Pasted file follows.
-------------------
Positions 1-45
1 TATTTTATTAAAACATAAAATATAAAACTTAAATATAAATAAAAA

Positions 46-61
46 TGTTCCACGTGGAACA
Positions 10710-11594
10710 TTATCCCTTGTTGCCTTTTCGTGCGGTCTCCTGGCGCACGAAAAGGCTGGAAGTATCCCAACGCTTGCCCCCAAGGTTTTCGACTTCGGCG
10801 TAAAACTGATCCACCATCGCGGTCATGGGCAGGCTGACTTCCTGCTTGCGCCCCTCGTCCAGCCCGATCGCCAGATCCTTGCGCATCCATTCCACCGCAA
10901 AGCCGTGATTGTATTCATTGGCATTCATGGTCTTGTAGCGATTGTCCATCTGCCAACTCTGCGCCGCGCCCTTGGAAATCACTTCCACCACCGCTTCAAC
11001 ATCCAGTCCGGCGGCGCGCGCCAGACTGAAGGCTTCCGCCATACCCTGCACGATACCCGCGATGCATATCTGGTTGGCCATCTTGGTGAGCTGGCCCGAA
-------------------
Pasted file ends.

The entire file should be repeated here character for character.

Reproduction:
Positions 1-45
1 TATTTTATTAAAACATAAAATATAAAACTTAAATATAAATAAAAA

Positions 46-61
46 TGTTCCACGTGGAACA
Positions 10710-11594
10710 TTATCCCTTGTTGCCTTTTCGTGCGGTCTCCTGGCGCACGAAAAGGCTGGAAGTATCCCAACGCTTGCCCCCAAGGTTTTCGACTTCGGCG
10801 TAAAACTGATCCACCATCGCGGTCATGGGCAGGCTGACTTCCTGCTTGCGCCCCTCGTCCAGCCCGATCGCCAGATCCTTGCGCATCCATTCCACCGCAA
10901 AGCCGTGATTGTATTCATTGGCATTCATGGTCTTGTAGCGATTGTCCATCTGCCAACTCTGCGCCGCGCCCTTGGAAATCACTTCCACCACCGCTTCAAC
11001 ATCCAGTCCGGCGGCGCGCGCCAGACTGAAGGCTTCCGCCATACCCTGCACGATACCCGCGATGCATATCTGGTTGGCCATCTTGGTGAGCTGGCCCGAA